Something needs to be done to salvage the rest of the season for the kicking game. Not only are they not putting points up on the board, but they are also having a negative emotional and psychological effect on the entire team.
Last year, Robert Hughes ran for over 300 yards in the team’s final two games against Duke and Stanford. During the offseason the only thing anyone ever said about the offense was how Robert Hughes was going to continue to run rampant on the opposing defenses and put up over 1,000 yards this season. Well, he hasn’t done that.
The same happened when Armando Allen rushed for over 130 yards last week. A lot of people immediately fell in love with Allen and expected him to break out. Saturday was a major letdown for the running game.
I’m convinced that the Irish’s anemic running game is a result of Notre Dame’s running backs and not the offensive line. The running backs are timid when the have to run through the middle of the offensive line, and it’s killing the offensive drives. Without the running game, the offense is forced to throw the ball much more and becomes predictable.
This may not have caught up with the team this week, but there will be a game, maybe as early as next weekend, when the opposing defense completely shuts down the passing game, and the Irish will have to rely on the running game. All I can say is that I hope they fix the problem by then.
Too many times this season, the defense has had to rely on the sound tackling of our secondary to stop the opposing offense. I’m not sure what the problem is, but the defensive line and linebackers are having a difficult wrapping up opposing running backs and receivers on first contact.
Notre Dame is very lucky that Stanford didn’t have enough foresight to keep pounding the ball at their defense. Stanford averaged just over seven yards a carry on Saturday. Luckily for Notre Dame, they only ran the ball 23 times.
Had Stanford chosen to run the ball more, even in just the first half, I can’t say that Notre Dame’s tackling would had saved the game for them.
This game was an unusual game for Notre Dame. They could have won the game 34-21 had Brandon Walker hit his field goals. Or the game could have been even more lopsided had Notre Dame’s offense and defense played in the second half like they did in the first half.
Conversely, Stanford really could have beat Notre Dame had Pritchard not thrown three interceptions and had they stuck to their ground game more. Stanford had no problem moving the ball against Notre Dame but was clouded with mental errors.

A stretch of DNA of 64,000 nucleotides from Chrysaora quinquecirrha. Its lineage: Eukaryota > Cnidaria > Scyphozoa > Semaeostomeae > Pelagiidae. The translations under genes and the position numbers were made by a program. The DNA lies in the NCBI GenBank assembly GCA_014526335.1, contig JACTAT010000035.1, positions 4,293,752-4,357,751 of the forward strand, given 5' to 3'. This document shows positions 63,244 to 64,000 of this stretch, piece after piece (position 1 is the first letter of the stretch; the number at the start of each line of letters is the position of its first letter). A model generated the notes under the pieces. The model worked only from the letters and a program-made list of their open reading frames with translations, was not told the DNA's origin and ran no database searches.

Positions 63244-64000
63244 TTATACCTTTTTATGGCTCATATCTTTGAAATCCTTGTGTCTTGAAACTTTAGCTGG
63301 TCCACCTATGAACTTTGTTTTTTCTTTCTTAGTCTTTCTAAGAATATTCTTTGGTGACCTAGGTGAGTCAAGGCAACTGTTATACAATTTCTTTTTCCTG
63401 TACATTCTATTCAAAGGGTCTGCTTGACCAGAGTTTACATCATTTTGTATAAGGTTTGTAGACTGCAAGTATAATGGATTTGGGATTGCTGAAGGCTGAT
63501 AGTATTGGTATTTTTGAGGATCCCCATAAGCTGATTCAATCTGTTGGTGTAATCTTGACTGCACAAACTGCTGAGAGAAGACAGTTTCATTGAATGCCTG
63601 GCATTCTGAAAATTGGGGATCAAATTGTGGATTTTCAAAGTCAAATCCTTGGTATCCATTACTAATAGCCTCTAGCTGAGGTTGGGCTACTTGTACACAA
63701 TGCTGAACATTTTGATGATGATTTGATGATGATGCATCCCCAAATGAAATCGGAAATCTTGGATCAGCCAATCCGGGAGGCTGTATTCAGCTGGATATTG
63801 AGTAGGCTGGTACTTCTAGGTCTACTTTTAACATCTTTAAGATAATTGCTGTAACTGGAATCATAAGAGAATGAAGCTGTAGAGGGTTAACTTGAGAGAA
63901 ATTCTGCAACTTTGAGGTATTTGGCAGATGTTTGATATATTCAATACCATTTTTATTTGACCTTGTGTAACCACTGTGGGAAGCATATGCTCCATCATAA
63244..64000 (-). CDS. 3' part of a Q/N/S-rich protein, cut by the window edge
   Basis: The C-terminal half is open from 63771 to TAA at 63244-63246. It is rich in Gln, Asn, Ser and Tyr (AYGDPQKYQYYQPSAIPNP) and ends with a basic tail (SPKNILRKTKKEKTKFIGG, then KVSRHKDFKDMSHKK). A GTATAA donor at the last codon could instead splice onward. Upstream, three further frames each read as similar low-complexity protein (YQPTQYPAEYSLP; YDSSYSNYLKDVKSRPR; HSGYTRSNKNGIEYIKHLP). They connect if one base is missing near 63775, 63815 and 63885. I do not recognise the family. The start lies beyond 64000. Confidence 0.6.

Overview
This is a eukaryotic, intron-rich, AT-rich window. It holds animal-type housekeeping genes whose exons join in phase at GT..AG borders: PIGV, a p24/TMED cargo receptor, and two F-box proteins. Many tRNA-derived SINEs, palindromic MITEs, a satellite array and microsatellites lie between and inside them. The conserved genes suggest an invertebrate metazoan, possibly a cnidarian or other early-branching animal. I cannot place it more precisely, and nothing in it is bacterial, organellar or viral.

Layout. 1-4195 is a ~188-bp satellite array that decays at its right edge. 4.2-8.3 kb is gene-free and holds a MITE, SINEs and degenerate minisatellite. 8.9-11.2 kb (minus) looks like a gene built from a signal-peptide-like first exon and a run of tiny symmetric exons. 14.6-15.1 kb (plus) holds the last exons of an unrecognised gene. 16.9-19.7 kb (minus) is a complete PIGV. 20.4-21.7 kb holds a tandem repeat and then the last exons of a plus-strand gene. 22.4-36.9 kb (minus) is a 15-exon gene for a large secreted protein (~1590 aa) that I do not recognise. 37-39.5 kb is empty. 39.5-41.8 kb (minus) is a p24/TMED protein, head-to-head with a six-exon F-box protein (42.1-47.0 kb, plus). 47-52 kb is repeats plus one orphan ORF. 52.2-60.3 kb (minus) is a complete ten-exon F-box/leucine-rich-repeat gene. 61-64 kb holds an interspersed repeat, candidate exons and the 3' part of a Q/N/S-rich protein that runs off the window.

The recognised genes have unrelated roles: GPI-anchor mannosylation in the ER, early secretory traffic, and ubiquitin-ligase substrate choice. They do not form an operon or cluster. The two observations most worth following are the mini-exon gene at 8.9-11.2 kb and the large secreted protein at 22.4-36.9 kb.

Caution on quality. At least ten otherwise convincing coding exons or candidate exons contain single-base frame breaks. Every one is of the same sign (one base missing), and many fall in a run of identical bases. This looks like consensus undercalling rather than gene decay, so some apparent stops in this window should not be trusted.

Notre Dame did an alright job of moving the ball, but their drives were killed with critical errors by the running game and kicking game. Really, this game could have been won by either team. Luckily for Irish fans, it was Notre Dame who committed fewer errors.
This game was a very interesting one to attend. It started very positively for Notre Dame and ended with the Irish holding on for dear life. Had it not been for the stout performance of the defensive line towards the end of the game, this really could have been a Stanford victory.
Notre Dame is starting to find their offensive identity through Jimmy Clausen and the talented corps of receivers, but they continue to struggle other fundamental areas of the game—mainly running the ball, tackling, and kicking.
I’m always satisfied, as a fan, with an Irish victory. However, unless the team starts to form some sort of consistency with all three facets of the game, the last half of the season—which is supposed to be much more difficult than the first half—could be a disastrous one.
Next weekend, Notre Dame travels to North Carolina, who is also 4-1. This will be a tough game for the Irish, who have yet to win on the road. Hopefully the Irish will continue to progress in their strengths and begin to rectify their weaknesses. The fate of their postseason hinges on it—as does the sanity of this fan.
Players of the Game
Offense: Jimmy Clausen – 29/40, 347 yards, 3 TDs
Kyle Rudolph – 5 receptions, 70 yards, 1 TD
Defense: Kyle McCarthy – 14 tackles, 1 interception
Pat Kuntz – 3 tackles, 2 sacks, 1 interception, 1 pass deflection, 1 fum. rec.
Special Teams: Brandon Walker – 0 field goals, 2 attempts